omalley blog post

Governor O’Malley: Realizing the Dream

Governor O’Malley’s blog post on celebrating the life of Dr. Martin Luther King Jr.:

“Today I join the people of Maryland, and the entire nation, in celebrating Dr. Martin Luther King Jr.’s life. Dr. King’s enduring legacy of fighting for civil rights, workers’ rights, and economic justice was written in far too short a time, but we strive to carry on his memory and work every day here in the State of Maryland.

In the speech that changed the course of our history, Dr. King spoke of a nation where many lived “on a lonely island of poverty in the midst of a vast ocean of material prosperity.”

Too many of our people are still stranded on that island. In recent decades, we’ve seen people work harder and harder, only to fall further and further behind — while, at the same time, incomes in the top 1 percent have skyrocketed.

The way we grow our country and the way we grow our economy is to grow our middle class.

If workers don’t have money, businesses won’t have customers. Better pay for workers means more consumer demand. More consumer demand means more customers for businesses. And more customers for our businesses mean a better and stronger economy.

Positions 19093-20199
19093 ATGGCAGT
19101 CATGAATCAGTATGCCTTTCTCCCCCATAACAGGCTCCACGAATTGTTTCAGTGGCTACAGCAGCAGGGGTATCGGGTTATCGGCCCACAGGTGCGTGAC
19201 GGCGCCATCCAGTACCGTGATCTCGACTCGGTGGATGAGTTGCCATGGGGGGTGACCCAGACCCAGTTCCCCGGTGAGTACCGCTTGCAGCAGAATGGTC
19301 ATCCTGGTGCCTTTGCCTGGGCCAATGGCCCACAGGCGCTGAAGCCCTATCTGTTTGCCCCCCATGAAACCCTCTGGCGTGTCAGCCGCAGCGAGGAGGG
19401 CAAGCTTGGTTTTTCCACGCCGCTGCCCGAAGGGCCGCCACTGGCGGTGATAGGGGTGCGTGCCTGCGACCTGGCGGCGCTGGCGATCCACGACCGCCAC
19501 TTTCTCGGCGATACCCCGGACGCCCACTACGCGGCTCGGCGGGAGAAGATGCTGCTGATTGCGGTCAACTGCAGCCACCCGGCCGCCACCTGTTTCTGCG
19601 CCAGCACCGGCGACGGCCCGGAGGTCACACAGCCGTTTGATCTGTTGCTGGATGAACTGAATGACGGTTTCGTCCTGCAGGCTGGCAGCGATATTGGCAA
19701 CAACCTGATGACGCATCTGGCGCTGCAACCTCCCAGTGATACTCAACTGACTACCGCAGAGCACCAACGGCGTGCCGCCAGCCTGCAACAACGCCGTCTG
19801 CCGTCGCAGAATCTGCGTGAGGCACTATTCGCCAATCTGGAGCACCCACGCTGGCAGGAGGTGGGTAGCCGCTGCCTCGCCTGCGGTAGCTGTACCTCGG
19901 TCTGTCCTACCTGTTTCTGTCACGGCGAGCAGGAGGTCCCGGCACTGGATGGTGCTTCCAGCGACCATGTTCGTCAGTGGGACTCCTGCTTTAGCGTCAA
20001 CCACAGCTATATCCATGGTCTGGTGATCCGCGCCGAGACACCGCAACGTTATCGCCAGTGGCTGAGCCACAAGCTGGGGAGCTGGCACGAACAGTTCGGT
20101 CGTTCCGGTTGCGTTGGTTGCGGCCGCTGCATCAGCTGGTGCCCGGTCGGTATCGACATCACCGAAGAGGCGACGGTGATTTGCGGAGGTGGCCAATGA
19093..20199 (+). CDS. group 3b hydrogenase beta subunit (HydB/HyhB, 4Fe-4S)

We have an opportunity here in Maryland to do something that makes a difference. It makes a difference in putting food on the table. It makes a difference for kids and their moms and dads to be able to put a roof over their heads.

This year, we are taking an important step to grow our middle class and reward hard work: passing a $10.10 minimum wage and indexing it to inflation. Twenty-one states have minimum wages higher than Maryland’s—while we have the highest median income in the country, and one of the most highly educated workforces.

This effort is important to protecting the dignity of hard-working Marylanders who are more productive than they’ve ever been, yet are falling further behind. And it’s important to a strong economy. A thriving middle class isn’t a consequence of growth…it’s the source of growth.

With his life and his words, Dr. King called us to action. The work he set in motion is not finished. The dream is not yet realized.

But we are united in our belief in the dignity of work, the dignity of home, and the dignity of every individual. We have a shared belief that each of us can make a difference and that all of us must try. We believe that our children deserve a future of more opportunity, not less.”


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